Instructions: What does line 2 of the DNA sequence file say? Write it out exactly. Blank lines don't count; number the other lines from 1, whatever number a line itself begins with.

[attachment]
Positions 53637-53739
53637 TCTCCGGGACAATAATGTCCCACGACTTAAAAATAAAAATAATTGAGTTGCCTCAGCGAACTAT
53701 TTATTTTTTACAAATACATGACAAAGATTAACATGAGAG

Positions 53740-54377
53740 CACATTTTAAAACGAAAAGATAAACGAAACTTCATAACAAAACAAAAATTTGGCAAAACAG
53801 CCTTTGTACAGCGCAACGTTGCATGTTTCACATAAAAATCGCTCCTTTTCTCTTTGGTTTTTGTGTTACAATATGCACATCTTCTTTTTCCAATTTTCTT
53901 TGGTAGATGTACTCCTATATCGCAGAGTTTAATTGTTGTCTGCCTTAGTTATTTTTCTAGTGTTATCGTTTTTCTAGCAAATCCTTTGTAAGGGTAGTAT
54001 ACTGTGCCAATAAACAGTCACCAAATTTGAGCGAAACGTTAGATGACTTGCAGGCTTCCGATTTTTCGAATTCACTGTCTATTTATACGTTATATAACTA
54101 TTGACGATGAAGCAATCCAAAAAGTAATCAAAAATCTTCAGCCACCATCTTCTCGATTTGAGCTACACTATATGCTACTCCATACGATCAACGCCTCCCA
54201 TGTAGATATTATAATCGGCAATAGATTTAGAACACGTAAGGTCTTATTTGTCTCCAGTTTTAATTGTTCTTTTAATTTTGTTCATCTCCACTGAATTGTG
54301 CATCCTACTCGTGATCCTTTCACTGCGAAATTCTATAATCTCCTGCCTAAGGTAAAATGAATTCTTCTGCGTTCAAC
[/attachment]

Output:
53637 TCTCCGGGACAATAATGTCCCACGACTTAAAAATAAAAATAATTGAGTTGCCTCAGCGAACTAT